Sōmen is a Japanese wheat noodle that’s pulled into ultra-thin strands about 1mm thick. Because they’re so thin they cook in less than 2 minutes, which makes them perfect during the hot summer months when every minute behind the stove is a minute too long. Because Sōmen is so thin, they’re not so good for noodle soups, but are perfect for serving chilled with a dipping sauce.
In restaurants that dot the Japanese mountainscape, Sōmen is sometimes served down bamboo flumes that carry nests of the noodles from the kitchen to the diners along a flow of ice-cold spring water. While this isn’t very practical at home, I like to serve my Sōmen in a glass bowl filled with ice-water. This makes for a stunning presentation while keeping the sōmen chilled.
For the sauce, you could really serve this with just about any chilled sauce you like, but it’s traditionally served with Mentsuyu, a concentrated broth made with dashi and soy sauce. The ratio of water to Mentsuyu I give in the recipe below is for my mentsuyu recipe, so if you use a bottled one, be sure to check the label for the correct dillution ratio.
As good as Sōmen dipped in ice-cold Mentsuyu is, my favorite part of this dish is the yakumi (薬味, lit. condiments) you add to the sauce, or eat with the noodles. Common additions include chopped scallions, wasabi, grated ginger, and ribbons of green shiso, but you can really have fun here and include things like vinegar, sesame seeds, umeboshi, sansho leaves, and myoga. Pretty much anything small, fragrant and flavorful will work. The bottom line is to have fun with the yakumi, remixing the sauce with new tastes, textures and flavors every couple of bites to keep things interesting.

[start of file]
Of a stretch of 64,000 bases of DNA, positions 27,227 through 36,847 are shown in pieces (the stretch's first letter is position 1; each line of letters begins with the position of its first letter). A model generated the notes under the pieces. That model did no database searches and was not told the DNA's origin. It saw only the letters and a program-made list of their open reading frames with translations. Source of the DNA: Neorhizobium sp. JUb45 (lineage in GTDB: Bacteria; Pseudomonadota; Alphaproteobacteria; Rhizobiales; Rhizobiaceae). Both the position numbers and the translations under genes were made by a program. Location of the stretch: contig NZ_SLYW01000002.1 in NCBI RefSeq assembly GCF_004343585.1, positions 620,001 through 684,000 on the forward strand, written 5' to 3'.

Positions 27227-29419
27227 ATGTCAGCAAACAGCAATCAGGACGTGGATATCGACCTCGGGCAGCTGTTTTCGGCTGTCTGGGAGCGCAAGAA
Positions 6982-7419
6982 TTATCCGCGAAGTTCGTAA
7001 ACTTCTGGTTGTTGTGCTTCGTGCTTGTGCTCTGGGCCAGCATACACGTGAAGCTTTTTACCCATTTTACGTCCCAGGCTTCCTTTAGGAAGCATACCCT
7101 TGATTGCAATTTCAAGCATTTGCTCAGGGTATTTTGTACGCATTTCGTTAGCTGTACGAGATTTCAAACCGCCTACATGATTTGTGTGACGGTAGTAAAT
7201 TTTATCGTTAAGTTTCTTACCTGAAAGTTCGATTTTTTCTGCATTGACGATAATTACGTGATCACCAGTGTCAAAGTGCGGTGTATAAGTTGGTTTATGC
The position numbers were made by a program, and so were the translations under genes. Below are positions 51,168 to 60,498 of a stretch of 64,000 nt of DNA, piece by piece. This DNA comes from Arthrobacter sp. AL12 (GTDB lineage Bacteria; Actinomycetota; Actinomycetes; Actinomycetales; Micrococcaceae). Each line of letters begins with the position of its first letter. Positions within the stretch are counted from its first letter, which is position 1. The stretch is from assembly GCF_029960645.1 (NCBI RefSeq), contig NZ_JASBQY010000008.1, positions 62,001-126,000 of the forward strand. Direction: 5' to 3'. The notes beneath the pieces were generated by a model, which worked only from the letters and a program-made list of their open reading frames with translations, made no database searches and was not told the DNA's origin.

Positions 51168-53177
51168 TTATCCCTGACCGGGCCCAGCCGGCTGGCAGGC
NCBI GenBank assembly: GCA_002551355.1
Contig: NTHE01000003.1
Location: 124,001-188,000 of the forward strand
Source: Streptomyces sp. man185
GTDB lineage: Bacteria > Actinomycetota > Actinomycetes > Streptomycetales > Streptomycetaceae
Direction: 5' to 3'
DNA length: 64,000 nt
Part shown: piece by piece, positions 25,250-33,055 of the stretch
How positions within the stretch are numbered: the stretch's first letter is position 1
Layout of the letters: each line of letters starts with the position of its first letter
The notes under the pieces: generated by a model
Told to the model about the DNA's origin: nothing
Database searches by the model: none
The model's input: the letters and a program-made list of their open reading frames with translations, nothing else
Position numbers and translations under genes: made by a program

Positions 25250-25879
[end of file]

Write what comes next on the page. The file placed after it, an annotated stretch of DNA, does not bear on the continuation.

If you’re feeling particularly hungry, you can serve the chilled Sōmen more like a salad by draining it and topping it with ham, crab, nori, cucumbers, tomatoes etc. before drizzling the mentsuyu over everything. Along these likes you could also use Sōmen noodles in place of ramen noodles to make Hiyashi Chuka.
Because the time required to cook Sōmen depends on how thick it is, you should check your package for boiling times. If the packaging is in Japanese, Google Translate has a cool camera feature you can use to get live translations of text by pointing your phone’s camera at the characters you want to translate. Also, because the noodles are so thin, they cook quickly, which means you need to work quickly whether you’re setting the timer, or draining and chilling the noodles. An error of a few seconds can mean the difference between slender toothsome Sōmen and bloated mushy noodles.
- Bring a large pot of water to a boil and set a timer for the time specified on the packaging (but don't hit start yet).
- To make the dipping sauce, divide the mentsuyu between two small serving bowls and then dilute each bowl with 3 tablespoons of cold water. If you use bottled mentsuyu, check the label for the correct dilution ratio.
- Unbundle all the Sōmen so you can add it all at once. Add the noodles to the boiling water and immediately start the timer.
- Have a strainer ready and when the timer goes off, drain the noodles and immediately wash with cold water. You can transfer the Sōmen back to the pot and fill it with cold water and ice to speed this process up.
- Serve the Sōmen in bowls filled with ice water along with the diluted mentsuyu and any condiments you want to add to the dipping sauce.